Environmental change, such as climate warming, biological invasion, local and global extinction, land use and land cover change, elevated atmospheric carbon dioxide, and much more, can have a variety of impacts on species, communities, and ecosystems. Accurately forecasting such impacts requires detailed information on species' traits. 'Traits' refers to the characteristics of plant, animal, and microbial species that influence ecosystem processes such as body size, metabolic rate, stoichiometry, and much more. Information on species' traits and the number of studies that use them are growing at an exponential rate. TraitNet will facilitate this dramatic increase in trait-based evolutionary and ecological research by fostering collaboration among researchers and coordinating the collection, sharing, and archiving of species trait data. Currently, traits are used across a broad spectrum of disciplines, including niche theory, community assembly, metabolic ecological theory, phylogenetics, conservation, and ecological stoichiometry, but each discipline has developed its own operational definitions, protocols, and databases with little coordination. TraitNet will advance this research by coordinating trait-based research across disciplines via an integrated program of electronic collaborations, workshops, training seminars, and electronic and journal publication and will develop a universal trait database prototype entitled TraitBank. TraitNet's five primary goals are (1) address core hypotheses in trait-based research, (2) identify critical data gaps, (3) coordinate the standardization of collection and storage of trait data, (4) assemble a database to address core hypotheses, and (5) facilitate the development of cross-disciplinary computational tools for merging, disseminating, and sharing trait data. TraitNet's website will be widely accessible to the scientific community and the public, while protecting the intellectual property rights of individual investigators. TraitNet will further diversity in science by maintaining a strong gender balance, including under-represented groups, and balancing participants among students, postdoctoral scientists, and senior and junior researchers. This coordination by TraitNet will substantially minimize redundant collection efforts, maximize scientific productivity, and stretch taxpayer dollars.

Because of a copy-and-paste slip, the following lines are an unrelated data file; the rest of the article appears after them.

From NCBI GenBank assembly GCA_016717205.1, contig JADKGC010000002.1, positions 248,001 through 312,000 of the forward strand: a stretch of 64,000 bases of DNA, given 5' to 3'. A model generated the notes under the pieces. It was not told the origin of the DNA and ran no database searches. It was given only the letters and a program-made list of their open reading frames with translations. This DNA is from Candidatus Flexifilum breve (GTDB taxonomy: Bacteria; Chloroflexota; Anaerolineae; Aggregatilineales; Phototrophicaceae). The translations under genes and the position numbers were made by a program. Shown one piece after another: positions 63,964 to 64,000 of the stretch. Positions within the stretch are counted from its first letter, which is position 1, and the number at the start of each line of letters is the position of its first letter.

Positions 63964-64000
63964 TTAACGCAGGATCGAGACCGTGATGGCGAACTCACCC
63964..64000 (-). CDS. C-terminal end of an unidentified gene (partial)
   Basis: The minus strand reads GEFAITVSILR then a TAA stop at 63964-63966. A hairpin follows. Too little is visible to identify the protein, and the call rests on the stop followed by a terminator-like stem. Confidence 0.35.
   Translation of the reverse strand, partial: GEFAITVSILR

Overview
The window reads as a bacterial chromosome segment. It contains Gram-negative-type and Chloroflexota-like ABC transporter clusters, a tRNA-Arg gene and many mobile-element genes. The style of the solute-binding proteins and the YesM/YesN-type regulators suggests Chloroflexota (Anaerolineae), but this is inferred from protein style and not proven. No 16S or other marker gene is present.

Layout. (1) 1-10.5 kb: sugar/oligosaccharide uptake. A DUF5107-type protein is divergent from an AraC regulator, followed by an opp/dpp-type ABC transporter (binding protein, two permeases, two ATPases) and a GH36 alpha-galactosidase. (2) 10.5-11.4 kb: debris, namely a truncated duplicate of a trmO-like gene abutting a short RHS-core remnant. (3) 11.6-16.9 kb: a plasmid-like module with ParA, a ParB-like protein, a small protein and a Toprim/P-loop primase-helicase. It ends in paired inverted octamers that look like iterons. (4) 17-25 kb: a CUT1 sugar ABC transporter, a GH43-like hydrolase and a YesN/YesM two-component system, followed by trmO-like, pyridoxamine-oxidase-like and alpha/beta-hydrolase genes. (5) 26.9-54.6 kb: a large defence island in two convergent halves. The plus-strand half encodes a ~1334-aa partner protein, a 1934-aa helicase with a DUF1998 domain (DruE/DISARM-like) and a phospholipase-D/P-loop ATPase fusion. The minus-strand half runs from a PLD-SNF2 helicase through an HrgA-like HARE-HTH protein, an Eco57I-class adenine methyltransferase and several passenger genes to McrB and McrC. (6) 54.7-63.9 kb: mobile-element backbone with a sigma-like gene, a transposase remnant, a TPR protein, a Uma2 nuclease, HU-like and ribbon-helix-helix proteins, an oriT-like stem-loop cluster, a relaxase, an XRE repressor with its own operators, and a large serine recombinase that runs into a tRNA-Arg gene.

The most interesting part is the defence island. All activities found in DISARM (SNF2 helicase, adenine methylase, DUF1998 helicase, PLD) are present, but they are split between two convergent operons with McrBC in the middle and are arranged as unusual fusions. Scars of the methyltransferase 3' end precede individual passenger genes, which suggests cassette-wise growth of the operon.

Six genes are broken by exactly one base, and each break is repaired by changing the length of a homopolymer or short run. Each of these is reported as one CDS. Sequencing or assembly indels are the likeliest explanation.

|Effective start/end date||4/1/07 → 3/31/14|
- National Science Foundation: $430,963.00